6. Have d4 trained triceratops mounts (30hp, d12 damage gore with horns, charge to double damage, 40' MV, +4 to hit, 14 AC).
  7. Are actually an android hivemind (one tribesman will suss out PCs intentions, can be remade if her head makes it out intact, tribesfolk in constant communication with each other, typically surprise attack PCs).
  8. Are ghosts, bound to keep a demon captive via blood sacrifice. Nonmagical physical attacks are not going to work, look up ghosts in DCC to see what these guys can do to hurt the PCs.

My Frozen in Time PCs are now stuck in a jungle, and will probably encounter other humans or human-ish folks in said jungle. Whoever they wind up close to could be very helpful allies, or, you know, terrible foes.

Friday, April 29, 2016

DCC After Action Report: Stealing Skyskippers part 1

The crew had infiltrated a derelict temple to Crom, overrun with Crab Folk settlers. They had alongside them a freed ghost, Belwin, who was friendly, or at least in control of himself, thanks to the crabs' Soul Thresher technology. They retrieved and buried his corpse, so he agreed to pilot a skyskipper for them, if they could steal it from the crabs.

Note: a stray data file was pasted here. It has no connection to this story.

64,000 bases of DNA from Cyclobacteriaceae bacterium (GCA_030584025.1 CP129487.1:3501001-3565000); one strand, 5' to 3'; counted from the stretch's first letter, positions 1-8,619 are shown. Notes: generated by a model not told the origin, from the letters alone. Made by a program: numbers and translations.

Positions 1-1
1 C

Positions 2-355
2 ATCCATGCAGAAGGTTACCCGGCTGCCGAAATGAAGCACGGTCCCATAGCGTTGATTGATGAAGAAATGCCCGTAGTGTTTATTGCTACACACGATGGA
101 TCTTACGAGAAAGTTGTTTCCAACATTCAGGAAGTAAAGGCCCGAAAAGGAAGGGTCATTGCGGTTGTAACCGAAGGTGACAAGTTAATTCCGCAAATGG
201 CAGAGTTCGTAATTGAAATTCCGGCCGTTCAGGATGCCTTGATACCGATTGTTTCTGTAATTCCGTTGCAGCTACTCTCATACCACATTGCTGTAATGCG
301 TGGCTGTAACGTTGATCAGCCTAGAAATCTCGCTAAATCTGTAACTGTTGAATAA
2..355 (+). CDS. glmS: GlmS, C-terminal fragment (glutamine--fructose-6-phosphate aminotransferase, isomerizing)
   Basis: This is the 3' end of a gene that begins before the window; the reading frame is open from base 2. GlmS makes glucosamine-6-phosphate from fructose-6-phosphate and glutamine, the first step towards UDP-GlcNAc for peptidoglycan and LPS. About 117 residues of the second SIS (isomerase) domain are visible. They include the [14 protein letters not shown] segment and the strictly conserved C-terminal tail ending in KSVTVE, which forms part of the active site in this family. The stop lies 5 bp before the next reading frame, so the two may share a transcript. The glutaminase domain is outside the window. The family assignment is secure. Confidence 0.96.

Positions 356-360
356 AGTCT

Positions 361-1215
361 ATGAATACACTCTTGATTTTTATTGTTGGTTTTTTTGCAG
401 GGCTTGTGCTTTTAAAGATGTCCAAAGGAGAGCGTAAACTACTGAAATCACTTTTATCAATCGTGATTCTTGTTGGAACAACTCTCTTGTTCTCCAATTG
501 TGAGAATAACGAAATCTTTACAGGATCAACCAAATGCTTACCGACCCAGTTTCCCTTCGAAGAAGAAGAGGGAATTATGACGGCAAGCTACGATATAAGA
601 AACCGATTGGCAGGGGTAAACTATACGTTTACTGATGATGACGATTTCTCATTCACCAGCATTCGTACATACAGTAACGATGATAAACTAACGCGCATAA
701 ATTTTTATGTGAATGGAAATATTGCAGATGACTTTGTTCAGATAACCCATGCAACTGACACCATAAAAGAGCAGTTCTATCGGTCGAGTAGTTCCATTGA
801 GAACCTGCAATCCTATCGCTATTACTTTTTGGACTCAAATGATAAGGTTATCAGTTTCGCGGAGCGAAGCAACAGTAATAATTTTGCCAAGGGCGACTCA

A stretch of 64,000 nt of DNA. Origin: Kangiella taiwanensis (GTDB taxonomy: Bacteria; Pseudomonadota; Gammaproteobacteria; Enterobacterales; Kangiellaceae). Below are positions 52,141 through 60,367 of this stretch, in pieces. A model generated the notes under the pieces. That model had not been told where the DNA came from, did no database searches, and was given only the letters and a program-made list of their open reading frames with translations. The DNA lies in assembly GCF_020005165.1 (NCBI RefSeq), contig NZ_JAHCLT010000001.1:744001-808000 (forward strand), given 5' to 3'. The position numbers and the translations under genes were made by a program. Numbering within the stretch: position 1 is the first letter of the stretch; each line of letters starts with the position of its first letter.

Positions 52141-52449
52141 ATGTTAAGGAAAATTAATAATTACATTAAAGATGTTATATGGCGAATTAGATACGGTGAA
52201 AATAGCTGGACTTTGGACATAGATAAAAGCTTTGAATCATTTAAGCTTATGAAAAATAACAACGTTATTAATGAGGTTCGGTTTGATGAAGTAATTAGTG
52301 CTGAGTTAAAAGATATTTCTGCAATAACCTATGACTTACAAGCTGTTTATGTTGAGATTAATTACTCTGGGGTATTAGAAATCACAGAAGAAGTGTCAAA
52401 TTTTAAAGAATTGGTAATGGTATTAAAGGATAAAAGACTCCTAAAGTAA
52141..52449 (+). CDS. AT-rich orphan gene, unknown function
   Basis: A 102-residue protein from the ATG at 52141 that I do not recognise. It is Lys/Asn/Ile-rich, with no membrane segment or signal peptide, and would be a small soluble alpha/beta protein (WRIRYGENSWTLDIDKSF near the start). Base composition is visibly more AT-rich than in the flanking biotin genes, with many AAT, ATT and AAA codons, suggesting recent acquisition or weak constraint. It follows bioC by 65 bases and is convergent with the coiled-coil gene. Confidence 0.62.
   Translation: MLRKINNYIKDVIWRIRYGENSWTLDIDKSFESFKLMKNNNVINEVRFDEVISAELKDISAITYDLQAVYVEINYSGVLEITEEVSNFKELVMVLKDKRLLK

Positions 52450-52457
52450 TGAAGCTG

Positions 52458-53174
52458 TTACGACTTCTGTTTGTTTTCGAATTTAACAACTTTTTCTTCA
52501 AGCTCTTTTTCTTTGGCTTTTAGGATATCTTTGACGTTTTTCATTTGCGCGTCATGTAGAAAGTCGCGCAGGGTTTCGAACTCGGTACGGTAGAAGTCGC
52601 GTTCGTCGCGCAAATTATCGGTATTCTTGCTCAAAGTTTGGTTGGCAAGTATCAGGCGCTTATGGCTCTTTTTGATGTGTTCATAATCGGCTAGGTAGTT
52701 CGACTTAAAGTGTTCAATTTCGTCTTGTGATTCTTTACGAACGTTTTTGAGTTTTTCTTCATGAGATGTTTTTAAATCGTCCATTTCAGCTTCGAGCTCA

The PCs walked into the temple's main entrance and the cleric, Foozy, attempted to negotiate an airship rental from two crabs, armed with electrical whips and faraday shields, idly tormenting a lightening-fenced ghost. The crabs agreed to go let their boss, Joyce, know that humans were about, and one was tragically slain. The other freed the captive ghost, Balda, and drove him towards the PCs, half of whom failed their reflex saves and saw Joyce murder them (-2 to all rolls in the initial presence of Joyce).